So far, responses to these protests have been disquieting. For instance, in November, police officers fired tear gas and water cannons at peaceful protesters marching in Delhi. In response to mounting police brutality, Canadian Prime Minister Justin Trudeau affirmed Canada’s pledge to support the protests. Trudeau urged the Hindu nationalist government to initiate a dialogue with the farmers instead of repressing them, prompting discontent from India’s Ministry of External Affairs. Nonetheless, escalating violence reflects Narendra Modi’s efforts to alienate Sikhs in India.
Narendra Modi, a vector for Hindu nationalism
The ramifications of these bills extend beyond recent protests and public outrage, with many observers noting how they will disproportionately impact ethnic minorities. More specifically, Sikh communities in India have long endured the crushing weight of their government’s repressive policies, brutally demonstrated during the 1984 Operation Blue Star, carried out by then-Prime Minister Indira Gandhi. This military operation targeted figures of the Khalistan movement — a Sikh separatist campaign — focusing primarily on the elimination of preacher and militant leader Jarnail Singh Bhindranwale. The military crackdown that followed exceeded its intended purpose of dislodging the insurgent leader, degenerating into what could be considered a state-sponsored genocide against Sikhs. While official reports situate the death toll around 492 civilian deaths, independent estimates recorded far higher numbers, reaching up to 7000 civilian Sikhs. To this day, Operation Blue Star remains a memorable example of Sikh persecution under the Central Government.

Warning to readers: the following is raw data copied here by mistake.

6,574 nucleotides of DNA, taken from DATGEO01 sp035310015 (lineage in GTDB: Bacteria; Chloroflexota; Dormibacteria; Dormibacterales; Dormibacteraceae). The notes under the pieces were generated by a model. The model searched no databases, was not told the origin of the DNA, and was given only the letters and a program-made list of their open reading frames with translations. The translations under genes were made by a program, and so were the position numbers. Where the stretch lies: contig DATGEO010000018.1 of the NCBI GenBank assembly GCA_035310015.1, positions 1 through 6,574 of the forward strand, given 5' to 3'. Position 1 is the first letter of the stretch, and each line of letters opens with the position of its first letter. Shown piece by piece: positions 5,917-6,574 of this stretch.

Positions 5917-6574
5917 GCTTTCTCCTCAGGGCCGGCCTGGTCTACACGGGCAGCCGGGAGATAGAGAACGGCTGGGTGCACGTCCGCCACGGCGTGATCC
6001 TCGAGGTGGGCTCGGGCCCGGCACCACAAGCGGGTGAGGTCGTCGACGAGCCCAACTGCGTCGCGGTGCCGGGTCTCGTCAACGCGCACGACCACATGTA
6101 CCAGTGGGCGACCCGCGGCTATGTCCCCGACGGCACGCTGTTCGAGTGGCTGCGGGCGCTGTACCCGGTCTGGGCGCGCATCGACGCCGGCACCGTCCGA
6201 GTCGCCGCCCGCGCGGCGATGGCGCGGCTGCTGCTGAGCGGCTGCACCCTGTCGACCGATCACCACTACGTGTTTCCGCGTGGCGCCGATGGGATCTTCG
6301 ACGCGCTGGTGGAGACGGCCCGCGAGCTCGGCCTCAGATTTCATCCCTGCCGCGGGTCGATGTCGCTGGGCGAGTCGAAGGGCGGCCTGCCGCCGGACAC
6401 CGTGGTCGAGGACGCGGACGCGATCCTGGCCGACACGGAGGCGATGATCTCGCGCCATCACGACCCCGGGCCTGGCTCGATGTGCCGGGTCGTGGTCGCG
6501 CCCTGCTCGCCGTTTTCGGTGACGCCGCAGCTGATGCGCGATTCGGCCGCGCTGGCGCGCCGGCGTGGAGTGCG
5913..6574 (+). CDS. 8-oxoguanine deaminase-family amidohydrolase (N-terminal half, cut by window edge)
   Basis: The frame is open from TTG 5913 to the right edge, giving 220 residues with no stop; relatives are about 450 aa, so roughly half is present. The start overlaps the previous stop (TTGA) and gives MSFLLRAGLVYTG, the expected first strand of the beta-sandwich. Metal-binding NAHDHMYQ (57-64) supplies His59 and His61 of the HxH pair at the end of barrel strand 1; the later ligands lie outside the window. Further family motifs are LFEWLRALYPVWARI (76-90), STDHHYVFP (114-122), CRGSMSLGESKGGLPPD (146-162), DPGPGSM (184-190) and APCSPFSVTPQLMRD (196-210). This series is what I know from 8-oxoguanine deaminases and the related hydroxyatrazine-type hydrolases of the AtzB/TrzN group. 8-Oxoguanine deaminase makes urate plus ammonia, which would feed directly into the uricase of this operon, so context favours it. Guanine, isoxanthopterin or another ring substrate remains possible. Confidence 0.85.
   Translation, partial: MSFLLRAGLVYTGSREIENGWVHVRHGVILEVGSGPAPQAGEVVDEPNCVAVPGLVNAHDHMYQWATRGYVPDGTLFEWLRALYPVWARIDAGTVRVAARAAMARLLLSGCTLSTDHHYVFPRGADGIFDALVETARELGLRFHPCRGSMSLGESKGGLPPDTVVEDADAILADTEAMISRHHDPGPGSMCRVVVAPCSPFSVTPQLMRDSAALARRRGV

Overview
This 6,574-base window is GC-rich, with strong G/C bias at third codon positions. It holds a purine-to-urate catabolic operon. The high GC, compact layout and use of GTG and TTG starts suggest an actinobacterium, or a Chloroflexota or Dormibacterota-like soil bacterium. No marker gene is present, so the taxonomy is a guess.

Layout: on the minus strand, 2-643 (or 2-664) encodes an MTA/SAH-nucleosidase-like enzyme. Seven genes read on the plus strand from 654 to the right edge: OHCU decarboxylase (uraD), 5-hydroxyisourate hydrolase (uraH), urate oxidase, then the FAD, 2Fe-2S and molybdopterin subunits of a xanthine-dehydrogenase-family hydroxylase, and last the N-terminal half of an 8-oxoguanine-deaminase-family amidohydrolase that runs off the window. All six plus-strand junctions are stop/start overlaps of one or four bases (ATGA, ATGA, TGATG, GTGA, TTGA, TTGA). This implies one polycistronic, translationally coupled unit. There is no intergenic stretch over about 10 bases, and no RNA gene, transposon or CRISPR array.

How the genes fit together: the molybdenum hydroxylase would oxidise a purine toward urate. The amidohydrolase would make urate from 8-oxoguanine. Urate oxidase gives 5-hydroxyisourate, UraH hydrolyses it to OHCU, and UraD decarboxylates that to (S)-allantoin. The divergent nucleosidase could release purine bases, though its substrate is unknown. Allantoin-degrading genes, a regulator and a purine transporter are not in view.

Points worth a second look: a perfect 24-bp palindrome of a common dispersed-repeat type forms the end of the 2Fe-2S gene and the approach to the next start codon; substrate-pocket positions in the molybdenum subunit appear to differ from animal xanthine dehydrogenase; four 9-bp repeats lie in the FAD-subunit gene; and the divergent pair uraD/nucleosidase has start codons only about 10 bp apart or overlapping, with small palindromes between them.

This Sikh exclusionary ideology is one of many examples of systemic inequalities entrenched within the Central Government. As a political figure, Narendra Modi has played a vital role in ostracizing non-Hindu communities in India. Serving as Chief Minister of Gujarat in 2002, Modi instigated violence towards Muslims by declaring that an attack on a train at Godhra was related to an act of terrorism organized by Pakistani intelligence services. Pogroms ensued, killing hundreds of Muslims as a result. All the while, Modi suppressed evidence tying him to the onset of violence, effectively concealing the role he played in rousing Hindu extremism.
Upon his re-election as Prime Minister in 2019, Modi appointed outspoken Hindu nationalists to head several important cultural and educational institutions in India while launching campaigns to change the names of places and textbooks, essentially to underplay Muslims’ contributions to Indian society and history. More concerning is how Modi’s re-election further emboldened his most segregationist supporters to inflict hate crimes against Indian ethnic and religious minorities. The implicit promise of political protection, sometimes in the form of police support, enables BJP supporters to commit hate crimes and promote Modi’s Hindu nationalist agenda. Amid a climate of acute ethnic fractionalization facilitated by Modi and the BJP, there is little doubt that his recent Farms Bills reflect an attempt to undermine economic opportunities for Sikh farmers, and questions still remain as to how current tensions can be resolved.